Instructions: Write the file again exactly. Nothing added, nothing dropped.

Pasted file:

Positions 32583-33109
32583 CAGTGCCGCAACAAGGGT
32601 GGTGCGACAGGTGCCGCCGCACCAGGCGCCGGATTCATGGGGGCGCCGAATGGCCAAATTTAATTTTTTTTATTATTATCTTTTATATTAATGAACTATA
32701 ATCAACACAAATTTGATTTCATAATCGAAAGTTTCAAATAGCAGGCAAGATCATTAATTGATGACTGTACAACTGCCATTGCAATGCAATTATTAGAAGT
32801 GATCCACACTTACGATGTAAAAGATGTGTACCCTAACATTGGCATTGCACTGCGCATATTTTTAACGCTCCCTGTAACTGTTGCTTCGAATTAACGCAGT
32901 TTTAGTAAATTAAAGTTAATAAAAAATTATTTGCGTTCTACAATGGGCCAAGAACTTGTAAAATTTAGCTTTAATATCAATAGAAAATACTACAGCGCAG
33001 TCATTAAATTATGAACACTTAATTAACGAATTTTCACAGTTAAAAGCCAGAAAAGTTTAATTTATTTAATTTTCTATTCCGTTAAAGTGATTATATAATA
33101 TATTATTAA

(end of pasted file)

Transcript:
Positions 32583-33109
32583 CAGTGCCGCAACAAGGGT
32601 GGTGCGACAGGTGCCGCCGCACCAGGCGCCGGATTCATGGGGGCGCCGAATGGCCAAATTTAATTTTTTTTATTATTATCTTTTATATTAATGAACTATA
32701 ATCAACACAAATTTGATTTCATAATCGAAAGTTTCAAATAGCAGGCAAGATCATTAATTGATGACTGTACAACTGCCATTGCAATGCAATTATTAGAAGT
32801 GATCCACACTTACGATGTAAAAGATGTGTACCCTAACATTGGCATTGCACTGCGCATATTTTTAACGCTCCCTGTAACTGTTGCTTCGAATTAACGCAGT
32901 TTTAGTAAATTAAAGTTAATAAAAAATTATTTGCGTTCTACAATGGGCCAAGAACTTGTAAAATTTAGCTTTAATATCAATAGAAAATACTACAGCGCAG
33001 TCATTAAATTATGAACACTTAATTAACGAATTTTCACAGTTAAAAGCCAGAAAAGTTTAATTTATTTAATTTTCTATTCCGTTAAAGTGATTATATAATA
33101 TATTATTAA